1. Seek corporate wisdom is a phrase I heard many years ago. It struck true then, and even more so over the years. Godly wisdom is found, discovered and applied together gaining multi perspectives from our teams and community, from those in our sphere of our service. Facilitation needs to work for the opinions to be voiced from the obvious and the background, leadership and participants. Invite insights from the diversity of our communities; culture, age, gender, class etc. Asking those who are carrying wounds what they think.

For those in leadership to be humble enough to know and value we do not have an exclusive access to the spirit of discernment of what to do, understand, plan.

In our team, we have far more team meetings than staff meetings, we create space after all of our activities from all involved, about how they think it went and how we might improve it. We have a vicar who asks if people feel safe with covid-19 and local lockdown returning to Church. A CEO who spends time listening with teams on the ground. In a memorial picnic review, insights were shared that precipitated “yes, that’s it”.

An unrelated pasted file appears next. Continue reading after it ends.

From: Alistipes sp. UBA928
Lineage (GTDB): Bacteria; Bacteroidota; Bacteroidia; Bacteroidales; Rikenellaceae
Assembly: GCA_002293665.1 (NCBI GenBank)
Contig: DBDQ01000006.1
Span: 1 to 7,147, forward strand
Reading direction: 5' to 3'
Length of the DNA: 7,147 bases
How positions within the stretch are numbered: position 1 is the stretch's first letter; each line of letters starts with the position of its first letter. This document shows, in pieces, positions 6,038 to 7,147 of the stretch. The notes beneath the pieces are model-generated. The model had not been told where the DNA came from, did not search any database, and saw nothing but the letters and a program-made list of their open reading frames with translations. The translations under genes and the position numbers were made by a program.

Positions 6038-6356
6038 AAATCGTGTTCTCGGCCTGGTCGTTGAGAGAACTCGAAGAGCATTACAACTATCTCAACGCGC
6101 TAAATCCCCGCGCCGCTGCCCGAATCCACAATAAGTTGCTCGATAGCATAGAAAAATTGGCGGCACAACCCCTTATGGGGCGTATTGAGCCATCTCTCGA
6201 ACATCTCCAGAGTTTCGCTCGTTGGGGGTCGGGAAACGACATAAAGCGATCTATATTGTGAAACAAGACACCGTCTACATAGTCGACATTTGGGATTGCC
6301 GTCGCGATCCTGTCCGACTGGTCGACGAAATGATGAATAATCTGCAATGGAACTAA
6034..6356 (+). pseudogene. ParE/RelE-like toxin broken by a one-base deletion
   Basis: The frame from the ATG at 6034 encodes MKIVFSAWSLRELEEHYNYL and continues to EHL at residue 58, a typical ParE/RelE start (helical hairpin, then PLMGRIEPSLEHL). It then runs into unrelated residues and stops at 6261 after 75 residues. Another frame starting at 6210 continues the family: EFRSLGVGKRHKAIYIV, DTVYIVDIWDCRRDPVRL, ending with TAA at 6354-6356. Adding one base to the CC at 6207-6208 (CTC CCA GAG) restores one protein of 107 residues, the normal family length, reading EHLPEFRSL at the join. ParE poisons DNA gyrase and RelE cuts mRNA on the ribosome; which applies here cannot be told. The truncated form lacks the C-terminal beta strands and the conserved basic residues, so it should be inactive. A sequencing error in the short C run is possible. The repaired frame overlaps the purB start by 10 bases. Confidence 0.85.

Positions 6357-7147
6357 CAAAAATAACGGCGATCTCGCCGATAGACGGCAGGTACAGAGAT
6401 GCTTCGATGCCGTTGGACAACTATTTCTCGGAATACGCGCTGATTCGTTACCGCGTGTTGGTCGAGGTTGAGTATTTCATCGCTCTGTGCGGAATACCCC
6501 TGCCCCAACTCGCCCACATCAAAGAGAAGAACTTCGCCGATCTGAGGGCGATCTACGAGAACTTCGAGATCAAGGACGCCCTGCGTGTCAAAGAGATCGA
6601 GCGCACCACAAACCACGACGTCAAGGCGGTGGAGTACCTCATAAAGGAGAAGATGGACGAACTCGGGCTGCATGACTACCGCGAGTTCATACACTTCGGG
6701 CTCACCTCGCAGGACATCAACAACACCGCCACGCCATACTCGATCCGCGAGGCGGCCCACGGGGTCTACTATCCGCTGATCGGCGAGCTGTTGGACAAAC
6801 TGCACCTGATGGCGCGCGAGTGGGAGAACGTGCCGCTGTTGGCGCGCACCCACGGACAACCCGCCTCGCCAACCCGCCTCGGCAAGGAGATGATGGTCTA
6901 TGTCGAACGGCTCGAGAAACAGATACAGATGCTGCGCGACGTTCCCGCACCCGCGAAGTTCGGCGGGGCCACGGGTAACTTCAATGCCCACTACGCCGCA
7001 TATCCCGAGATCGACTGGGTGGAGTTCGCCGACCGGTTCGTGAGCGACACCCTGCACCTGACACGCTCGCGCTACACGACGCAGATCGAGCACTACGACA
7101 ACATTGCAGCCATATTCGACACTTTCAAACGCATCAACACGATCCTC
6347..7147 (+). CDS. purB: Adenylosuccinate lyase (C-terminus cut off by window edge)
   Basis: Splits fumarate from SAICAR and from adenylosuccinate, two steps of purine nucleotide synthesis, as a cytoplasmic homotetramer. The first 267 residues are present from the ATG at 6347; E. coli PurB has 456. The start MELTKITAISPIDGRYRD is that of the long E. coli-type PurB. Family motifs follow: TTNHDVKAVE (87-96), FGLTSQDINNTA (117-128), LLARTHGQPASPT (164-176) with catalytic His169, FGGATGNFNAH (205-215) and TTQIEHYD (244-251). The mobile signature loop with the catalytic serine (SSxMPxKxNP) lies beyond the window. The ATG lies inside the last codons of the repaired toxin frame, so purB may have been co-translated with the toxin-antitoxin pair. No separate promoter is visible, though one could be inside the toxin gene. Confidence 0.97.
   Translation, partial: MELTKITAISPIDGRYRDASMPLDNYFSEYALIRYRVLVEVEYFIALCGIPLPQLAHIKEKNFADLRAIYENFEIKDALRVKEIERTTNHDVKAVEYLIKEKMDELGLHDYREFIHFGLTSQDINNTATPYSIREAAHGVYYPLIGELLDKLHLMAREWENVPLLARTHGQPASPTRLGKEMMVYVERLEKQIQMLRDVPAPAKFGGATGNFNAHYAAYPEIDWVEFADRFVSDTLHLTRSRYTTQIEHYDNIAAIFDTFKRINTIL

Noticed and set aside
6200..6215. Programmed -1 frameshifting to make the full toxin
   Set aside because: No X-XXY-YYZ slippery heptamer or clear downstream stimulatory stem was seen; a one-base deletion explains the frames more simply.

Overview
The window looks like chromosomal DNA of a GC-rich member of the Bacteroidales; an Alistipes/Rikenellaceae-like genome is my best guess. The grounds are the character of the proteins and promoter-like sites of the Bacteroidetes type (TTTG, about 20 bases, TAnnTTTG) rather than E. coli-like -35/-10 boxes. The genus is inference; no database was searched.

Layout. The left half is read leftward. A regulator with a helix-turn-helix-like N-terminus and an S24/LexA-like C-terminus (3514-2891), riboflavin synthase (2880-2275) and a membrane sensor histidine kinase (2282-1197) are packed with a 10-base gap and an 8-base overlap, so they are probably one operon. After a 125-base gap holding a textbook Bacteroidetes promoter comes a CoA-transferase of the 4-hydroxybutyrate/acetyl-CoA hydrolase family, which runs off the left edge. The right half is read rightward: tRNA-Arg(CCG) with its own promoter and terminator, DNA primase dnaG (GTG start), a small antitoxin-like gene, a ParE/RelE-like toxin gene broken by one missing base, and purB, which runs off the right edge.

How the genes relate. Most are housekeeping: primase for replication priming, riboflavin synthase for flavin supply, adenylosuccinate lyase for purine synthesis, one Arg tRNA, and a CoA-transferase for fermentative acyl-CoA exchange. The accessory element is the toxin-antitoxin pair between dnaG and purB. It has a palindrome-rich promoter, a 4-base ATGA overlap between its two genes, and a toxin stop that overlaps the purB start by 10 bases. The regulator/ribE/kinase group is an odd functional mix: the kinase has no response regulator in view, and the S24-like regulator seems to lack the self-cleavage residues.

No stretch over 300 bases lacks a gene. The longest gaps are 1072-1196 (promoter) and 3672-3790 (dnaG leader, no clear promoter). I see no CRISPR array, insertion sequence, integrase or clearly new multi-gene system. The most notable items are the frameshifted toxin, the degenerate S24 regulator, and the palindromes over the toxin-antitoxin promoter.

When we invite, ask, listen, facilitate, empower, hear and understand 360 degree perspectives, then perhaps we give ourselves the best opportunity to discern the mind of Christ and the heart and will of God. These are some of the reasons why I value and facilitate corporate wisdom.

Going the Distance: finding a place to be yourself

It was our curate’s final Sunday today. As you can imagine it was a little hard saying goodbye over zoom. I have to say, the clergy and church did a great job to communicate thankfulness towards Jenni and God.

It became very clear during the thanksgiving time that her as a person and her ministry have been very appreciated over the last 3 years. It also became clear that Jenni had very much been herself during her time with us. Perhaps that’s why her time with us has been such a good one, because she had been able to be so authentic. It is also credit to the Church that we encouraged her to be herself. Who she is and what her gifts are, her attitudes etc have been such a great fit for our Church. Both have appreciated each other.